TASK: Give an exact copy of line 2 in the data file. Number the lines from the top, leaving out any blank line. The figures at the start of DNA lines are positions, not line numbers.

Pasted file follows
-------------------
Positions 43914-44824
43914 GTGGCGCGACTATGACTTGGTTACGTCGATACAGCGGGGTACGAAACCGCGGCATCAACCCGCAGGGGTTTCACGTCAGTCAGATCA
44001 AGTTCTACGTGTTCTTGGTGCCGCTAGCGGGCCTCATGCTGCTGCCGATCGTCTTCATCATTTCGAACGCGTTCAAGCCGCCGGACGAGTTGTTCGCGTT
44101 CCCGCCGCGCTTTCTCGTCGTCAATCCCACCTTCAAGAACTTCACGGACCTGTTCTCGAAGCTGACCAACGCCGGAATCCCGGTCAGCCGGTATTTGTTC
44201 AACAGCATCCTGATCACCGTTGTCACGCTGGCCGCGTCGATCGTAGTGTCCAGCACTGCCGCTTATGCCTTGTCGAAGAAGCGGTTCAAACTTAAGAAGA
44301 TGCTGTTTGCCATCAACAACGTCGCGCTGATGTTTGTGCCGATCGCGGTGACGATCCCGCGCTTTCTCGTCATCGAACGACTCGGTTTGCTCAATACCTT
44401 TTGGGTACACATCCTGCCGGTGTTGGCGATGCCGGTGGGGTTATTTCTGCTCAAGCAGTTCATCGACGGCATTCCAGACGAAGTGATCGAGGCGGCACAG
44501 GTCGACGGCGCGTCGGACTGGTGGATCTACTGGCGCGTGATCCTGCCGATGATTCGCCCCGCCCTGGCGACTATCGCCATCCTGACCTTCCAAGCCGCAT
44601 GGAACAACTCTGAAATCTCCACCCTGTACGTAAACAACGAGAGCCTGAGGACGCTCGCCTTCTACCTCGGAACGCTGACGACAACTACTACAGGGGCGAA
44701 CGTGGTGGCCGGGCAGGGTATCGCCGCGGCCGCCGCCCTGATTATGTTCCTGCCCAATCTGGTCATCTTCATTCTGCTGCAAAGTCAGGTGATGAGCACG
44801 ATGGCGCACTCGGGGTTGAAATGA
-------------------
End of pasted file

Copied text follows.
43914 GTGGCGCGACTATGACTTGGTTACGTCGATACAGCGGGGTACGAAACCGCGGCATCAACCCGCAGGGGTTTCACGTCAGTCAGATCA